Overtime spending for Connecticut state employees increased by almost 14% through the second quarter of fiscal 2018.
The state Office of Fiscal Analysis' latest quarterly report shows overtime spending hit $115.2 million in the first half of the year, a $13.9 million increase over the first six months of fiscal 2017.
CBIA economist Pete Gioia says the state is on pace to exceed $230 million in overtime spending this year, a significant jump after costs fell to a six-year low of $204.4 million in 2017.
"Overtime spending is a significant issue for state government," Gioia said. "That's why the General Assembly demanded this report in the 2016 special session.
"Unfortunately, the latest report shows an alarming reversal in the state's efforts to effectively control overtime costs."
Gioia said state government's failure to control overtime spending has significant short-term and long-term fiscal consequences for Connecticut.
"We're already facing a $220 million-plus deficit for this year and this surge in spending will further blow that out," he said.
"And because overtime is allowed as a factor in calculating state employee pensions, the failure to curb spending drives up the state's long-term liabilities."
As overtime is allowed as a factor in pension calculations, the failure to curb spending drives up the state's long-term liabilities.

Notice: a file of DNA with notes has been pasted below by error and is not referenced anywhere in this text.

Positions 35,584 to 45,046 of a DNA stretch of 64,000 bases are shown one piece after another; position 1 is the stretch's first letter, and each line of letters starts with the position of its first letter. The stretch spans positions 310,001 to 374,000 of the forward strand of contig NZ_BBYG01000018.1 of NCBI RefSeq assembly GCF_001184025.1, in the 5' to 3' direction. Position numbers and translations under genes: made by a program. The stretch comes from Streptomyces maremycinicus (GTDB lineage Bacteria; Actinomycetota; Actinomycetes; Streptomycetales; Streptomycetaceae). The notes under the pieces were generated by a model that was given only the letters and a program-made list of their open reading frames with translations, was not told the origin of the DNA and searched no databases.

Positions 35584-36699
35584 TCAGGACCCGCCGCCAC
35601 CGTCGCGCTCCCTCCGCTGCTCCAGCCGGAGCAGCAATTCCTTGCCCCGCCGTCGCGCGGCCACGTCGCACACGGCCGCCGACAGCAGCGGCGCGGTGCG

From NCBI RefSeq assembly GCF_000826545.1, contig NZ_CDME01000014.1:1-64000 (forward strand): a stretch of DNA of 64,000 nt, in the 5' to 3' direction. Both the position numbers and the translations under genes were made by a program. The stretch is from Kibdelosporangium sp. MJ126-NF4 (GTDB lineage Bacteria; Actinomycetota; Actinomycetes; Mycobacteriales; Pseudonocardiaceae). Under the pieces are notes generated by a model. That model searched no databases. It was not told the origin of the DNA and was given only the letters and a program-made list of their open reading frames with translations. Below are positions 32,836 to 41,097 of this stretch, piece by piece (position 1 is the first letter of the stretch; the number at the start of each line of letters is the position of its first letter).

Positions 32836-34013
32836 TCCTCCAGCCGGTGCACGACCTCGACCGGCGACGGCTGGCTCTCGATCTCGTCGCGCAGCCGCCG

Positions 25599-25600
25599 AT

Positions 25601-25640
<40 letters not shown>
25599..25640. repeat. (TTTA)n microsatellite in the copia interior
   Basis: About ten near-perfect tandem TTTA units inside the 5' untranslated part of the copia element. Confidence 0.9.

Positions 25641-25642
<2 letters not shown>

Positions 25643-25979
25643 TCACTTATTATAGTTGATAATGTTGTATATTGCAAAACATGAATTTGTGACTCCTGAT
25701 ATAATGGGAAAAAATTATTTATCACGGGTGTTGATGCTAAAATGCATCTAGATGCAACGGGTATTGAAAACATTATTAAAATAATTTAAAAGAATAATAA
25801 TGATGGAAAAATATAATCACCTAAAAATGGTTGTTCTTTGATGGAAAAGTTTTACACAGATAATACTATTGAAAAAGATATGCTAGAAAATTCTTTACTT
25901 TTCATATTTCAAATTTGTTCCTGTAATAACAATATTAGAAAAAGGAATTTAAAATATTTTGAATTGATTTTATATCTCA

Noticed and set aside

Five state agencies account for over 93% of all overtime spending. All five saw spending increases through the first half of this fiscal year.
At $6.6 million, the Department of Correction saw the biggest jump in dollar terms, while Department of Emergency Services and Public Protection overtime spending rose 28%, the largest percentage increase.
|Department||FY 2018 Overtime*||FY 2017 Overtime*||$ Difference||% Difference|
|Correction||$36.03 million||$29.4 million||$6.63 million||22.5%|
|Mental Health & Addiction Services||$26.27 million||$23.9 million||$2.36 million||9.9%|
|Developmental Services||$22.52 million||$22.08 million||$498,054||2.3%|
|Emergency Services & Public Protection||$12.03 million||$9.38 million||$2.66 million||28.3%|
|Children & Families||$11.3 million||$10.11 million||$1.2 million||11.8%|
Claims Down, Spending Up
Outside the top five, all remaining agencies spent $7.1 million on overtime through the first two quarters, a 6.5% increase over the same period last year.
"Eight of the top 10 state agency users of overtime had increases from 2.3% to 62% compared to fiscal 2017," Gioia said.
Spending rose for the first half of the fiscal year despite 422 fewer state employees claiming overtime.
Overall, 15,305 state employees claimed overtime at an average $7,528 per employee.
DMHAS employees had the highest average payout through the first six months, with 2,153 workers averaging $12,201 in overtime.
One Connecticut State Library employee was paid $7,377 overtime in the first quarter of the year and $5,199 in the second quarter.